Shawn Dorius (University of Michigan)
01/23/2012, at noon in room 6050 ISR-Thompson.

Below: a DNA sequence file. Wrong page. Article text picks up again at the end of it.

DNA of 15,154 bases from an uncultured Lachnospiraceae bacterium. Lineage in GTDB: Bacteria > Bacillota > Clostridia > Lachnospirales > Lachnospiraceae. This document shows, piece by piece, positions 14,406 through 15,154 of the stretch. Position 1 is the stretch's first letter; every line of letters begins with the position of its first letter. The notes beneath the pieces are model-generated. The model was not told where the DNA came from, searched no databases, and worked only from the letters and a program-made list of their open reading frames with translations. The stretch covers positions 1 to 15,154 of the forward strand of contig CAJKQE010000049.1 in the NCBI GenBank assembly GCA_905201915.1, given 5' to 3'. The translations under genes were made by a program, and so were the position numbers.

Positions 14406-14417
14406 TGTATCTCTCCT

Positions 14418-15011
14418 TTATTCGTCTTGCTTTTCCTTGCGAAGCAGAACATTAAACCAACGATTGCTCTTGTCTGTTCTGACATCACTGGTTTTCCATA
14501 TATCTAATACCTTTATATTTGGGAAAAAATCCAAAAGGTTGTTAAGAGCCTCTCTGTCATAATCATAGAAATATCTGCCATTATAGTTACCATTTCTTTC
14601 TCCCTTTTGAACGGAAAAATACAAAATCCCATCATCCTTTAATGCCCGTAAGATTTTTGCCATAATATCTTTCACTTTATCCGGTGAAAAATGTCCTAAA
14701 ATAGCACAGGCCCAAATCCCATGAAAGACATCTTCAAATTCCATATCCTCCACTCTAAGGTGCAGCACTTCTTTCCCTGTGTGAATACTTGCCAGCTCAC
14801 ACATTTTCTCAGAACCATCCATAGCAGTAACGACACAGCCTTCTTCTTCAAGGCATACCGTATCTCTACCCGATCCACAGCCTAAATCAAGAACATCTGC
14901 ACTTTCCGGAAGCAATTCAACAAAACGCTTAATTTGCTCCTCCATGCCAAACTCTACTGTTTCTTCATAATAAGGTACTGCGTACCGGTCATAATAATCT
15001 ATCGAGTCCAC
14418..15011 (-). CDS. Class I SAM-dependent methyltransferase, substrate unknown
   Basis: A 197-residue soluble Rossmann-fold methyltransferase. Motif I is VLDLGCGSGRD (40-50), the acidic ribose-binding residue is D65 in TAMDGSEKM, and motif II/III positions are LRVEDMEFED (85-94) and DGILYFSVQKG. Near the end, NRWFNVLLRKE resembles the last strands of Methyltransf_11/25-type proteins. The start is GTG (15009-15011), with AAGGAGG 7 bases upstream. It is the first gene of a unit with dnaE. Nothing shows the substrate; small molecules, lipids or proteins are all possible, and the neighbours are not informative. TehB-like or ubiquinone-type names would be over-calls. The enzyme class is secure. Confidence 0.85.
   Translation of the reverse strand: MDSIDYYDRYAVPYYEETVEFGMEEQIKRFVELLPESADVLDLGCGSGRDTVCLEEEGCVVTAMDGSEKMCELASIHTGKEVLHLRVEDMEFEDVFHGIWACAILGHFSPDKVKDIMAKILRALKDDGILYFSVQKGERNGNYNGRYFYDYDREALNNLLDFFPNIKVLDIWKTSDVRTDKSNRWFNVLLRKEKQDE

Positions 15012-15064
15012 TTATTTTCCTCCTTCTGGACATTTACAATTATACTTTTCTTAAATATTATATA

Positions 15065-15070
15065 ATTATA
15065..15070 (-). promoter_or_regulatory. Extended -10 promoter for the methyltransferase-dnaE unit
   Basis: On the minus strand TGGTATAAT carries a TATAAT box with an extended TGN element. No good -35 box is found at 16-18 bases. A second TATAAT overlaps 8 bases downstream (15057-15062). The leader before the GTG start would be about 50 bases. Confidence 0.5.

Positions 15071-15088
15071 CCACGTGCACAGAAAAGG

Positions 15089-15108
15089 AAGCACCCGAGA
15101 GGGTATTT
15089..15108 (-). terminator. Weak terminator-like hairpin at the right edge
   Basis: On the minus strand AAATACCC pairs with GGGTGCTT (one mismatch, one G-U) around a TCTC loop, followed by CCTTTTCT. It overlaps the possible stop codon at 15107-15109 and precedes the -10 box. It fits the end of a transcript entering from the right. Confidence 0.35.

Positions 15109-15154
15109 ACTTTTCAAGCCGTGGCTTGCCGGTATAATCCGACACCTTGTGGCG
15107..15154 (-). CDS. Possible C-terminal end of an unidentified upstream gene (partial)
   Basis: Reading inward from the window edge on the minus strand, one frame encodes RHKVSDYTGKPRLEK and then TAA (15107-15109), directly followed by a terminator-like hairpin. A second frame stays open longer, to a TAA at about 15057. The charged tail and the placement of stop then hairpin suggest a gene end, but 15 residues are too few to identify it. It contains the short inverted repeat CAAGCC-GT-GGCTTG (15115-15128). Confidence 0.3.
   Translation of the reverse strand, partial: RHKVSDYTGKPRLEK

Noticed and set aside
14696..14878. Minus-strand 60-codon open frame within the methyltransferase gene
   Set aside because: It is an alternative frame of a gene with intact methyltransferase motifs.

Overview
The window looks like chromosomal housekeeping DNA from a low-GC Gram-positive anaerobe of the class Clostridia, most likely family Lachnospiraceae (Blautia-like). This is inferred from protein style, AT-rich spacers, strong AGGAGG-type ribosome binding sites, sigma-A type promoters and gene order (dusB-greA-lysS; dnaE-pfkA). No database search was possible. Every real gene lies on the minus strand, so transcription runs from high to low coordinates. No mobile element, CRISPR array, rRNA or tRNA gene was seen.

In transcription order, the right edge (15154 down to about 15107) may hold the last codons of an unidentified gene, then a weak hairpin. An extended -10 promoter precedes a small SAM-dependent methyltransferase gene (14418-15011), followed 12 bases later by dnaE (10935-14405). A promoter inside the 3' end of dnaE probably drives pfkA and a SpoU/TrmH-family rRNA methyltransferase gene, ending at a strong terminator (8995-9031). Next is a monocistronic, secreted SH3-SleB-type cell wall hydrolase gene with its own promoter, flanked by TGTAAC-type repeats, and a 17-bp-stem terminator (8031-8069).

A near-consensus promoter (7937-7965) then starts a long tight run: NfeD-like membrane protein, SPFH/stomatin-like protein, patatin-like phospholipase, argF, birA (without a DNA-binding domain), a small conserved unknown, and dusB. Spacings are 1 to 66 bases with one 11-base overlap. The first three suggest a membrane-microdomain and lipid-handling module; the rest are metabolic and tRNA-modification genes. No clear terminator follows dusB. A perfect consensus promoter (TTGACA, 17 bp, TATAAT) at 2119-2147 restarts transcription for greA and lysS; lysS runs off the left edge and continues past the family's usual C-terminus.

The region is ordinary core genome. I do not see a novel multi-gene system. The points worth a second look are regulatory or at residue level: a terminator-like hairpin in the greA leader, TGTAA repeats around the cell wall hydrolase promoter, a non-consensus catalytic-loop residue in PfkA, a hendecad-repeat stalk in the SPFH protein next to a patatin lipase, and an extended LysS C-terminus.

This research documents long-run trends in between-country education inequality and proposes a method for doing so that accounts for the ways in which most education variables differ from continuous variables such as income. Historical, national-level estimates of primary schooling enrollment rates and years of completed primary, secondary, and total schooling are used to identify several problems that arise when formal measures of inequality are employed to estimate inter-country education inequality. Using an alternate measurement strategy, this research shows that the inter-country trend in the dispersion of education has followed an approximately normal curve over the last 140 years, but with considerable variation across measures of education. These results are in contradiction to previous education inequality studies, which have reported either monotonically rising or falling inter-country inequality.